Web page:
I promise you, it’s not an oxymoron. But it may be one of the biggest misconceptions out there regarding the introverted nature — that introverts are not outgoing.
Recently, I got together with one of my fellow introverts. I’ve known her for a while in more of a professional capacity but recently had a chance to sit down and chat, over coffee of course.
You never know how these in-person things will go, but by my account, it turned out quite lovely. Even though it was our first sit-down, our visit felt exceedingly natural. There was a quick familiarity even without an obvious reason for it. In fact, our lives are very different in some ways, and yet I didn’t feel that at all.
I offer this background for a reason. In thinking on it later (we introverts do that kind of thing – a lot), I’ve come to believe that part of the familiarity had to do with our common introversion. Though we do share certain passions, too, like writing, and we’re similar ages, there was something more that helped me feel so quickly at ease.
But here’s the interesting part. I don’t think either of us would be thought of by most as introverts in the way the world commonly views that word. This friend is a phenomenal writer with a flair for humor, someone who has bold opinions about things. Her persona is very much “out there” and she has a beautiful and hearty laugh when something gets at her funny bone. When she needs to be heard, you won’t have to come looking for her.
Introverted? Who knew?
The confusion comes from the many who connect the word “introvert” with “recluse” or “hermit” or, if not those extremes, than at least “someone who is not very outgoing.” I was among the confused for a very long time, which is why I wrongly identified myself, and others in my life.
I know confusion abounds because I shared with another friend not long ago that I see myself as an introvert. She’s spent 50 hours with me on a crowded bus, so has a pretty good idea of what I’m about. And yet when I mentioned this, she paused, then said, “I wouldn’t have thought that about you.” I had to convince her with examples. And why? Because she sees me as outgoing, and indeed, I can be very outgoing.
As much as my coffee friend can be outgoing at times, she has another side to her, too, just as I do. She’s able to stop and be reflective, a good listener. She’s been listening a lot through the years as an interviewer for the stories she’s collected. And, as she told me herself, some of her best writing happens when she’s hidden away somewhere. She has to be careful with the ways in which she gives so she doesn’t exact all her energy in the span of an hour. If that hour happens at 9 a.m., she’s doomed.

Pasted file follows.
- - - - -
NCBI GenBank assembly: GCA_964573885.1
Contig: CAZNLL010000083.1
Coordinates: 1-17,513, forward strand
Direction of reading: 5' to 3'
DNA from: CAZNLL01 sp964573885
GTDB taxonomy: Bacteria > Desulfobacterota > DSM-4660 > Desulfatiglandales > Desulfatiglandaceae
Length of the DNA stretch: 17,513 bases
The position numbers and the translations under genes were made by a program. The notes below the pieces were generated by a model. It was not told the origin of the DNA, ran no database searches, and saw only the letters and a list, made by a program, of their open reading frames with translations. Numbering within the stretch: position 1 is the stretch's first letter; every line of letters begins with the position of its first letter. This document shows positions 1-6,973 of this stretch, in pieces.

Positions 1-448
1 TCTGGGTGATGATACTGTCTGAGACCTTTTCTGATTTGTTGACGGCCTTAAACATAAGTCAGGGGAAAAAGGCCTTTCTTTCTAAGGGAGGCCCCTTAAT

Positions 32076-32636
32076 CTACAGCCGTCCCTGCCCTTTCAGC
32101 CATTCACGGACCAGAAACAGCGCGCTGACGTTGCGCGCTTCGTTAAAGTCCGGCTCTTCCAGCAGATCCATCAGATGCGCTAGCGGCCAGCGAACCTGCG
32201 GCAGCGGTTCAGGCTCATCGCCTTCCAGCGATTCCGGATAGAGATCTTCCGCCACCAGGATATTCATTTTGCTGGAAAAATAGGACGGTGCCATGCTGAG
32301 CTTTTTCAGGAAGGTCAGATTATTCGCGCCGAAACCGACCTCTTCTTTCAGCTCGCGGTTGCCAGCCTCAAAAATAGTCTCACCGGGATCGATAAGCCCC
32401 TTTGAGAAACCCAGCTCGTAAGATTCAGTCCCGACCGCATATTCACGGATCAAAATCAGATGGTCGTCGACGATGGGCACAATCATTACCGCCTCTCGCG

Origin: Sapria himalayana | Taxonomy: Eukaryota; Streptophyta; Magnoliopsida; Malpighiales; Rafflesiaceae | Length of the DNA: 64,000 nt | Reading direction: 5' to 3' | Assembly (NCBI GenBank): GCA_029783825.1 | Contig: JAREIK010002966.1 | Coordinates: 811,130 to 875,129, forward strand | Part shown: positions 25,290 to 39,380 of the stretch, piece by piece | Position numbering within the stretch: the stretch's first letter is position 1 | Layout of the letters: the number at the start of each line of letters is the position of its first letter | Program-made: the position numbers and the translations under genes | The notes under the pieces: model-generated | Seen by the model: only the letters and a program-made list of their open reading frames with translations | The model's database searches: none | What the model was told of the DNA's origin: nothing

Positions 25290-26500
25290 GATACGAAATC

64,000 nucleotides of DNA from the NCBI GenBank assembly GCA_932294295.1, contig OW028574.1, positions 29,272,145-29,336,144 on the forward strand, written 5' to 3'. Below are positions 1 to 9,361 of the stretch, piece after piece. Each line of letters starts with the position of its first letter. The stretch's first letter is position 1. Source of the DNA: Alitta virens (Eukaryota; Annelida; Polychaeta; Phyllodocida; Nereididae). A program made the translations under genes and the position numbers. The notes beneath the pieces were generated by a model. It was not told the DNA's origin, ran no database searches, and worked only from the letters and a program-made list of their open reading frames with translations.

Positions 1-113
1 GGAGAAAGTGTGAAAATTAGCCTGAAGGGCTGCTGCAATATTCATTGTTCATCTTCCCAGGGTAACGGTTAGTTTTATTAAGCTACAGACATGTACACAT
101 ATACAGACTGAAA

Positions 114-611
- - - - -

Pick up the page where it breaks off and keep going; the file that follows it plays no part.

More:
Yep, I get all of that, because it’s my way too, the way I was born. I don’t think this is something we choose, because in looking back, I can see it, remember it, from as early as around age 3.
Introversion doesn’t mean that we are not capable of or don’t enjoy being “out there.” It only means that that is not the main well from which we draw the bulk of our energy; that the majority of our energy comes from quiet places. And so we can be very outgoing, but our batteries will run out of charge much quicker than our fellow extroverts (think the Energizer Bunny).
As I’ve mentioned before, part of this is because we live so much insider our heads, in the exotic rooms of the interior. And that consumes a whole lot of energy. So when we give, we give large, but it exhausts us, and so we have to go running for cover for a quiet spot to fill up again.
Despite all my talking about this introversion thing, I have yet to read a book about it, but my order is in for, “Quiet: The Power of Introverts in a World that Can’t Stop Talking,” and if I get through that soon, I’ll be on to the one my friend recommended, and said changed her life: “The Introvert Advantage: How to Thrive in an Extroverted World.”
Speaking of “in a world that can’t stop talking,” I’ve found that when we get together, we introverts don’t have a problem at all finding things to say. It’s as if our time hiding out brings with it a plethora of words and ideas that, if not shared, will wreak some kind of havoc somehow. So, really, we’re not that quiet at all. But we need plenty of it to survive.
Tell me, fellow introverts, about an experience you’ve had that’s made you more aware of your introversion. Or, extroverts, share what you wish we introverts knew about you.